Directed by #PeterCattaneo
When the men and women living on a military base in England ship off on their latest tour, the wives left at home need to find a way to pass the time until the tour of duty is completed.
Enter Kate (Kristin Scott Thomas). Struggling with her own recent tragedy, Kate decides to take on a bigger role in the choir activities that are primarily organized by Lisa (Sharon Horgan).
As a colonel’s wife, Kate’s participation is unusual, but it’s not important for us to understand these intricacies of life on the base. What writers Rachel Tunnard and Roselyn Flynn are interested in is the conflict between uptight Kate and laid-back Lisa.
The movie proceeds as you would expect. Though inspired by real events, director Peter Cattaneo doesn’t inject any originality into the formulaic script. I couldn’t help but think of A League of Their Own while watching the events of Military Wives unfold. It’s almost a beat for beat remake with choir substituted for baseball. However, where A League of Their Own managed to subvert expectations and round out its cast, Military Wives can’t compete.
It’s hard to keep track of everyone in the sizable cast. Not every character is given depth, most are one-dimensional. The story, however, isn’t concerned with fleshing out these women—they serve to add depth to the conflicts faced by the main characters and to enhance the setting. We see these women preparing to send their spouses off to war, little moments of goodbyes, of children and mothers trying to connect to their loved ones overseas, of women trying to pass the time until they’re reunited.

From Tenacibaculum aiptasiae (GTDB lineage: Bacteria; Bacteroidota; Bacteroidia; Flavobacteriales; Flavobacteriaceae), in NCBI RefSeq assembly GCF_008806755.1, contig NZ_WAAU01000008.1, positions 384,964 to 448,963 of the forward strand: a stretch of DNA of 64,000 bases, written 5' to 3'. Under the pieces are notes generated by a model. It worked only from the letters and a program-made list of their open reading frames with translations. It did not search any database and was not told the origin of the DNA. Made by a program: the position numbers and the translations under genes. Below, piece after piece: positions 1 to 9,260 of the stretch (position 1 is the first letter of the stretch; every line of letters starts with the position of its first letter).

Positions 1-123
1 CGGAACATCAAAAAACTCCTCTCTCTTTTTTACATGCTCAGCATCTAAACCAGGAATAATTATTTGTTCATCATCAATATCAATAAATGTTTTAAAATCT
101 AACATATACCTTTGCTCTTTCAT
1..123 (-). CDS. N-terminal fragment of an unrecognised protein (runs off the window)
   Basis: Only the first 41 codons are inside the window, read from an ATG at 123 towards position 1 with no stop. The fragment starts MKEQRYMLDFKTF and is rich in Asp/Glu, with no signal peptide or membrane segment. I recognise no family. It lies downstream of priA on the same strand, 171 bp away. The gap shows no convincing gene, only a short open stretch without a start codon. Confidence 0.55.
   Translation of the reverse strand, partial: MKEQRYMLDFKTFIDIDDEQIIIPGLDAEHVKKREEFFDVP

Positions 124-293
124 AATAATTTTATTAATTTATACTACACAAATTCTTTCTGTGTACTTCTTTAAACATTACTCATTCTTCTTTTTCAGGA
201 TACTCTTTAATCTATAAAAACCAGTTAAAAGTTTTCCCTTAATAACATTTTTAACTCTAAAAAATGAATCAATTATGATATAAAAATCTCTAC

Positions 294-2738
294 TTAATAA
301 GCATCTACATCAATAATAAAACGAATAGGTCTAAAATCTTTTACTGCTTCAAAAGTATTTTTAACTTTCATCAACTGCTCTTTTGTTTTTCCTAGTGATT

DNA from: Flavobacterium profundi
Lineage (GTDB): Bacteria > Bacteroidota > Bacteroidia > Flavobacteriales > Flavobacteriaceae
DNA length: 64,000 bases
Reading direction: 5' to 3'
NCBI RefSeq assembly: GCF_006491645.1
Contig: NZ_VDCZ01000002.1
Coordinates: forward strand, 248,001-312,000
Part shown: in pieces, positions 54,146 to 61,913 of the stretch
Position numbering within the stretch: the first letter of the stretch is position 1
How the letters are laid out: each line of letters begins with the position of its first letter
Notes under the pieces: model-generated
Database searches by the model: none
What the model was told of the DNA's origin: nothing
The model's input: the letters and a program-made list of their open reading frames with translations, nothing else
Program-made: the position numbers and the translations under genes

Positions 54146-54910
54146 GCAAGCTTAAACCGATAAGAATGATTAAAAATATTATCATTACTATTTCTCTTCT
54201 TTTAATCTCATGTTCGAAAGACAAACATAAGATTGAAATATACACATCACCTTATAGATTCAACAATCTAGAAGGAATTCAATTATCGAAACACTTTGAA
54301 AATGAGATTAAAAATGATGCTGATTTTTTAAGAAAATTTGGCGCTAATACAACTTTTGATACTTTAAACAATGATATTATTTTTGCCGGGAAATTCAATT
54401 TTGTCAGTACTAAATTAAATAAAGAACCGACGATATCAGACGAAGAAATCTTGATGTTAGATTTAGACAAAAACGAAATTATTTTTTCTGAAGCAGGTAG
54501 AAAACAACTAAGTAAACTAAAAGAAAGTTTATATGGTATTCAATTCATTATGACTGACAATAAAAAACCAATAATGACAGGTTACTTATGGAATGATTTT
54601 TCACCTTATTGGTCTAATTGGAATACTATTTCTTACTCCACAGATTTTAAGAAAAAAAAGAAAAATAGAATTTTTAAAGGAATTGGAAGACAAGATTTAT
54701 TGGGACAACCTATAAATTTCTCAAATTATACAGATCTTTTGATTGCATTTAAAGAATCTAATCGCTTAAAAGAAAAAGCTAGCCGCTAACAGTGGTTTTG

Still, it seems Kristen Scott Thomas will always be remarkable no matter how little she’s given to work with. The few emotional moments the film manages to mine are delivered through Thomas’s strong performance. Horgan doesn’t quite match up to Thomas, but Lisa is also the less interesting character.
Formulas are often reused because they work, and if you’re looking for a feel-good film you won’t go wrong here. However, this is the kind of forgettable film that will fly under most people’s radar.